* National Library, which holds an extensive collection of Buddhist texts and manuscripts, some dating back several hundred years, as well as modern academic books, mainly on Himalayan culture and religion.

Other places of interest which may be visited if time permits include: the National Institute of Traditional Medicine where medicinal herbs are compounded and dispensed, and traditional medical practitioners trained; the Handicrafts Emporium, which displays a wide assortment of beautifully hand-woven textiles and craft products, and also a small collection of books on Bhutan, Buddhism and Himalayan culture; the Folk Heritage and National Textile Museums.

In the evening take a stroll through Thimphu’s market area, visiting local shops and mingling with the people. Overnight – hotel in Thimphu.

Day 04: Thimphu – Punakha – Wangduephodrang

After breakfast, we proceed to Punakha, stopping briefly about 45 minutes’ drive from Thimphu at Dochu-la pass (3,088m/10,130ft), which offers visitors their first glimpse of the eastern Himalayan ranges. On the top of the pass you will be able to see the 108 Druk wangyel Chortens and a Lhakhang; built in commemoration of His Majesty the 4th King Jigme Singye Wangchuck’s sacrifices and selfless deed to the nation and its people.
A low-lying subtropical valley, Punakha served as the capital of Bhutan until 1955, and is still the winter residence of the Je Khenpo (Chief Abbot) and central monk body. Punakha Dzong, built in 1637 by Shabdrung Ngawang Namgyal, has played a prominent role in civil and religious life of the kingdom. Damaged by fire, flood and earthquake over the centuries, it has now been fully restored in its original splendor. This Dzong signifies the unity of the Spiritual and Temporal aspects our human nature, being the winter residence of the Je Khenpo and Central Monk body and the place where Kings (past, present and future) receive their sacred enthronement. This place exudes with such sacred energy that one could feel the warmth and homing effect – it is a must visit Dzong. Homing?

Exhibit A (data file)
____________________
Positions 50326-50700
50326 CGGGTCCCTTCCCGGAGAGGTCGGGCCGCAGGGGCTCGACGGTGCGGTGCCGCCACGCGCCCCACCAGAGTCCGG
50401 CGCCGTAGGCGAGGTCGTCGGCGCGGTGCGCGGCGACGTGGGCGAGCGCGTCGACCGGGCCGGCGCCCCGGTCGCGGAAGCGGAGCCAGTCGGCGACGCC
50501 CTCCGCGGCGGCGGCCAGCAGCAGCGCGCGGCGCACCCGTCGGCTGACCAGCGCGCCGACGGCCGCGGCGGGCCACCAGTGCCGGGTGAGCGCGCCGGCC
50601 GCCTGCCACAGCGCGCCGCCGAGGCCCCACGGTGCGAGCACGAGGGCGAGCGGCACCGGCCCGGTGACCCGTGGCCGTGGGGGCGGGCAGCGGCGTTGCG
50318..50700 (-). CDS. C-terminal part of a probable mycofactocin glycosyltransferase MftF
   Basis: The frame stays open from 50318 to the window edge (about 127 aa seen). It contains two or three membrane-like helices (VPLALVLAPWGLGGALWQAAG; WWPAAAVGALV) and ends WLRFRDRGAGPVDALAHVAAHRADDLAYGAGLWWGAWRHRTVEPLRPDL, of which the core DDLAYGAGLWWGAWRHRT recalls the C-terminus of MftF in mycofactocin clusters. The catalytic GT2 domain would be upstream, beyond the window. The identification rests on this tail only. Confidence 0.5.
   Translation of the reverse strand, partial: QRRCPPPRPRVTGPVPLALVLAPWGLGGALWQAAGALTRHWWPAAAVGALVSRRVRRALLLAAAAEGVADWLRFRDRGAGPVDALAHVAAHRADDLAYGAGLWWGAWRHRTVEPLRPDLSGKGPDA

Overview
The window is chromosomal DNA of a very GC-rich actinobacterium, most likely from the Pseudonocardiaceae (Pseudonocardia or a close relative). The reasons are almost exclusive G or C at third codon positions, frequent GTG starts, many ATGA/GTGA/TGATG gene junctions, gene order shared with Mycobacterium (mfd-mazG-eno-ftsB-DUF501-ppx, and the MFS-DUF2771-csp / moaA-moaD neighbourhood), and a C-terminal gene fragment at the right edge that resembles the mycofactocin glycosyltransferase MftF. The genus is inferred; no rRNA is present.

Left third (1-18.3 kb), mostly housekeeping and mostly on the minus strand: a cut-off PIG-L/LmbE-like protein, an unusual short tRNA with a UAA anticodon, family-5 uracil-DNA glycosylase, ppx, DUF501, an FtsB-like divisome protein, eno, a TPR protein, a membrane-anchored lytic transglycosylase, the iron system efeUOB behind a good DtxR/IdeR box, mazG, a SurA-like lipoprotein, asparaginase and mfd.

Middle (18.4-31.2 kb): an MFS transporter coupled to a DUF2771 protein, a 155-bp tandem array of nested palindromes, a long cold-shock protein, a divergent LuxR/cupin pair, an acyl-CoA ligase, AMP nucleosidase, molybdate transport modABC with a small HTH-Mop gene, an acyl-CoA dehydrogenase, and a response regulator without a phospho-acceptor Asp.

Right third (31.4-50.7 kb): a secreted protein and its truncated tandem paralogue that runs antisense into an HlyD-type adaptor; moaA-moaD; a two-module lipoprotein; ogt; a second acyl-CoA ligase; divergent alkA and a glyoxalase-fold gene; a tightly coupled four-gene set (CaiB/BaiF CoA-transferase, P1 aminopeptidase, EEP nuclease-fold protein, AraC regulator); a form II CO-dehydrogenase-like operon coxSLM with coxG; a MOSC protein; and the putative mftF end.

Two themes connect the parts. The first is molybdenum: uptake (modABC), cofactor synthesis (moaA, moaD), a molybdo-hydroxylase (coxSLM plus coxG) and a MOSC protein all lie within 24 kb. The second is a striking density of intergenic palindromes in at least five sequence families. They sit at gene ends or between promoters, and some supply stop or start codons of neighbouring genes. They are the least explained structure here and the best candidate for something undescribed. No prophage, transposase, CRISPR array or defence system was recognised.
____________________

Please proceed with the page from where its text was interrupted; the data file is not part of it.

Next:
Also visit the valley of Wangduephodrang situated at the junction of the Punakha Chu and Tang Chu rivers. Overnight – hotel in Punakha

Day 05: Punakha – Wangduephodrang – Paro

Morning – sightseeing in Wangduephodrang, a typical small Bhutanese town, with bustling market and well-stocked shops. This area is also known for its fine bamboo work, stone carvings, locally mined slate, and a yak dairy research station. Wangduephodrang Dzong is the town’s most visible feature, situated majestically on a spur above the junction of the Punakha Chu and Tang Chu rivers. Like Punakha Dzong it is built at the confluence of two rivers, but unlike the Punakha Dzong it is sitting atop of a small hillock.
After lunch, we drive to Paro, visiting a village house en route to get an idea of the lifestyle of the local people.

Overnight – hotel in Paro.

Day 06: Paro

This beautiful valley is home to some of Bhutan’s oldest temples and monasteries, the National Museum and the country’s only airport. Situated strategically and commanding a spectacular view of the valley, Rinpung Dzong (“the fortress of the heap of jewels”) was built by Shabdrung Ngawang Namgyal in 1646, and now houses Paro’s monk body and the offices of the civil administration. It is also the venue for the annual spring time Paro Tsechu (festival). Above Rinpung Dzong (commonly referred to as Paro Dzong) is Ta Dzong, housing the National Museum, which holds unique and varied collections ranging from ancient armor, to textiles, thangkha paintings, stamps, coins and natural history.

A short drive north and overlooking the Paro river is Kyichu Lhakhang, one of the oldest and most sacred shrines of Bhutan, dating back to the 7th century, when Buddhism was first introduced into Bhutan. Further ahead, at the end of valley lies Drukgyel Dzong, or “the Fort of Drukpa Victory”, built in 1646 by Shabdrung Ngawang Namgyal to commemorate his victory over the Tibetan invaders.  The evening is at leisure as we take our guests on an exploratory walk around Paro downtown.

Overnight – hotel in Paro.

Day 07: Depart Paro

After early breakfast in the hotel, we drive to the airport for your flight to your next destination.